It can be intimidating to join a missionary discussion. You may feel a lot of pressure because important things are at stake, but take heart. First of all, lots of missionaries feel exactly the same way. They’re young, and a lot of them are still new to this kind of thing. The most important thing you can remember is that if you’re doing it right, the Lord is the one leading the lesson.
But, of course, trying to prepare and become better are always great things to do. So without further ado….
Seven things you shouldn’t do in a missionary discussion
1) Talk about deep doctrine.
This may seem obvious, but you would be surprised how often members try to teach big things really fast before investigators are ready. It doesn’t mean we’re hiding it; there is plenty of information on the internet that we would be crazy to even try to hide it.
Deep doctrine may seem relative to different people. Things that may feel totally normal to us may be big developments for them. For example, baptisms for the dead are taught in the missionary discussions, but it’s usually after people have gained a very basic understanding of baptism or the priesthood. Please don’t bring it up when the discussion is about The Book of Mormon. Just follow the missionary’s lead on this one.
2) Bring up lots of new topics
For most investigators, learning the discussions is similar to trying to drink from a fire hydrant. There is already so much new information. It’s really easy to get excited about teaching the gospel. I’ve seen it happen a million times. Members are really excited to bear testimony and share gospel principles that mean a lot to them. However, hearing lot’s of new buzzwords like “sealings” or “Pearl of Great Price” or “Word of Wisdom” prematurely can grab their attention, make them feel overwhelmed, and detract from the Spirit.
Let me give you an example.
We were having a great discussion with an investigator. The member we had brought with us was enthusiastic and friendly, and they were a good fit. Things were going really well, and the member was doing a great job. However, as we got to the end of our lesson about the Restoration and The Book of Mormon, the member bore their testimony about how The Book of Mormon brought all sorts of wonderful knowledge into her life and then proceeded to throw out buzzwords. We were out of time and needed to get to another appointment which meant the investigator was left a little confused about all of these things they had never heard about before.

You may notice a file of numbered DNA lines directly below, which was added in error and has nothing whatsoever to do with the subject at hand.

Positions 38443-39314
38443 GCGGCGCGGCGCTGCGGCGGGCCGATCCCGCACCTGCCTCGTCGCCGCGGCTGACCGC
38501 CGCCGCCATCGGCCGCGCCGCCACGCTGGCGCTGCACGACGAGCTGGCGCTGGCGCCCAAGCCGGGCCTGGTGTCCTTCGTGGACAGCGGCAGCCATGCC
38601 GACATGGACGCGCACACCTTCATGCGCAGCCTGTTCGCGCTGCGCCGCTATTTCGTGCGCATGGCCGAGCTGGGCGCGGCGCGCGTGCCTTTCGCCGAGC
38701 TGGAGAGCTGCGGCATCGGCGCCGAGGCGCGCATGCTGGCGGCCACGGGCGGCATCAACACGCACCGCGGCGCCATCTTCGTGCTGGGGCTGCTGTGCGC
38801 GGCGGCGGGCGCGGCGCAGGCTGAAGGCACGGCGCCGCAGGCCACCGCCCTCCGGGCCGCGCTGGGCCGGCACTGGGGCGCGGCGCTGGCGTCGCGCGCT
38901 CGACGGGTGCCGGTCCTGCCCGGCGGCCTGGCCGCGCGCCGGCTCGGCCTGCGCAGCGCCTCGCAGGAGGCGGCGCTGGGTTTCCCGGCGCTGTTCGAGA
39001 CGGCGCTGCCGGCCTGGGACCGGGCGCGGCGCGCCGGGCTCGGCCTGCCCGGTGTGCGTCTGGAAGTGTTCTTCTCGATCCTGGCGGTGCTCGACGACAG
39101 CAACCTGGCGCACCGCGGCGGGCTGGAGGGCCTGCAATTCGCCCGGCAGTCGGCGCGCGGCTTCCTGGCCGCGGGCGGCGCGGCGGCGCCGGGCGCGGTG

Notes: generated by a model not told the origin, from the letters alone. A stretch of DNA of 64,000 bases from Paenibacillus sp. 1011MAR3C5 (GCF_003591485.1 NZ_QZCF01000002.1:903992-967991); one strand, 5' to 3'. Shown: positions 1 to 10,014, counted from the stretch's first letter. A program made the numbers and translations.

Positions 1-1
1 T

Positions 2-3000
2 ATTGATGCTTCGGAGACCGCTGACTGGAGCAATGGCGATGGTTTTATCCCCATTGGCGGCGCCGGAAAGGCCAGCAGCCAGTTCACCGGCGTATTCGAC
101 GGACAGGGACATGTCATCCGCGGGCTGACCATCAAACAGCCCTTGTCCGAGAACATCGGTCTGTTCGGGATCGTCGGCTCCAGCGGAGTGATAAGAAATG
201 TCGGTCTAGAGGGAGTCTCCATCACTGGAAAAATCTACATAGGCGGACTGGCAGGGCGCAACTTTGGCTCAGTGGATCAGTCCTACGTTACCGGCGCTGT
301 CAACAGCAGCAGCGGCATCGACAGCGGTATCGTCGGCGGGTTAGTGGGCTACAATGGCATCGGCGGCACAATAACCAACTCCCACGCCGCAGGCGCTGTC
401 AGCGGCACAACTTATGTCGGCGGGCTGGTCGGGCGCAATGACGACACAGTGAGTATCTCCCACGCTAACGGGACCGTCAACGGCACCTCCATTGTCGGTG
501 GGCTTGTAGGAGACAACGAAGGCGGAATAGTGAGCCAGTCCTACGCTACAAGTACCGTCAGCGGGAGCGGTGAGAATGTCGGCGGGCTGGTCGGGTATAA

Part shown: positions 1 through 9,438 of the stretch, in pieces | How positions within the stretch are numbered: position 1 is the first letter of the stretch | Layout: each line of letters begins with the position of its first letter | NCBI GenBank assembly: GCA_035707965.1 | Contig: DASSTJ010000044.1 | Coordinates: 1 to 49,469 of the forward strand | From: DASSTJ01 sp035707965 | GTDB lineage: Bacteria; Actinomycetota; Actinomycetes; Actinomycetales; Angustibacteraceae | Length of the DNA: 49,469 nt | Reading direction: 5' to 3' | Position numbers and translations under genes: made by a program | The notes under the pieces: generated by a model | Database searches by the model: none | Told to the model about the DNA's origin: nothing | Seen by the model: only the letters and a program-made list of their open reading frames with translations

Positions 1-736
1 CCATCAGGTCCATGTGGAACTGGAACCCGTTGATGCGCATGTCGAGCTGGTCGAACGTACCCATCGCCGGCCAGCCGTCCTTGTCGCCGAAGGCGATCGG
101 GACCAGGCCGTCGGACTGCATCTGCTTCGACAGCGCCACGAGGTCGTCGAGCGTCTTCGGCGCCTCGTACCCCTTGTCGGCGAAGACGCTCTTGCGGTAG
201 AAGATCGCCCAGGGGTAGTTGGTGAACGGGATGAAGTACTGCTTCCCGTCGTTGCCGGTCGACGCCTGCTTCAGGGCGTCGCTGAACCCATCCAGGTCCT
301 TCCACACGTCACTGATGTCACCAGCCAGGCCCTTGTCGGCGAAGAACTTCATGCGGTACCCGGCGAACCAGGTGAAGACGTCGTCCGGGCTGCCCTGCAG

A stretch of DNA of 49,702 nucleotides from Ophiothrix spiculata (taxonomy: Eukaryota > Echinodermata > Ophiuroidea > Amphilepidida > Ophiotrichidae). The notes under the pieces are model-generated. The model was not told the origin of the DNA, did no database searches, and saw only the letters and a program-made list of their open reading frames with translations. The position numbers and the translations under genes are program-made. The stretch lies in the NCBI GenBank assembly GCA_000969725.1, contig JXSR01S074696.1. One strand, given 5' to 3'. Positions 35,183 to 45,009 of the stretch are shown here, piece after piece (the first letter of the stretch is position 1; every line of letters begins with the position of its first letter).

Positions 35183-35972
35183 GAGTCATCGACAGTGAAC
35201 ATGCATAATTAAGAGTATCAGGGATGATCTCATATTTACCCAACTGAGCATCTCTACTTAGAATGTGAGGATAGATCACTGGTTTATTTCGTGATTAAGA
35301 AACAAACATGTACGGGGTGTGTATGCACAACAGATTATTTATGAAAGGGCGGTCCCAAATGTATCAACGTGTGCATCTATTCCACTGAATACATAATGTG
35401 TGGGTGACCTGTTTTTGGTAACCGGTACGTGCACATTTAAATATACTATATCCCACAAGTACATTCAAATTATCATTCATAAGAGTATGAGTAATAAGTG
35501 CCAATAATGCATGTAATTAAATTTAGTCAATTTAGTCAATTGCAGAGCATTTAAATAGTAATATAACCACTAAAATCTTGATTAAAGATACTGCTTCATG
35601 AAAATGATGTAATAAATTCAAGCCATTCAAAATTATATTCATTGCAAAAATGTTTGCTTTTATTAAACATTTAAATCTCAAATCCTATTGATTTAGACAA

This can potentially cause two problems. They can leave the discussion with a sense of being overwhelmed and confused, or they can go try and google some of these new buzzwords. Google can be both a blessing and a curse.
3) Make an “off” comment
Many of us get nervous while trying to share the gospel with friends or even trying to sit in on a discussion with a stranger. One of the ways that I’ve seen these nerves manifest is by “off” comments. They try to break the pressure they feel with a joke, and sometimes these jokes don’t come off super well.
Sometimes these comments come in the form of self-deprecation. “I don’t always live the gospel very well, but it’ll bless your life.” Sometimes they come in the form of teasing about our culture. “Man, members can sometimes be really judgemental, but we shouldn’t really worry about that.” Once again, they detract from the Spirit.
These are really specific examples, so try to take general principles from them. For example, if the investigator brings up a judgemental member they once met, it’s okay to briefly address it. It’s important to resolve their concerns. It’s equally important to not give them new concerns.
4) Interrupt moments of quiet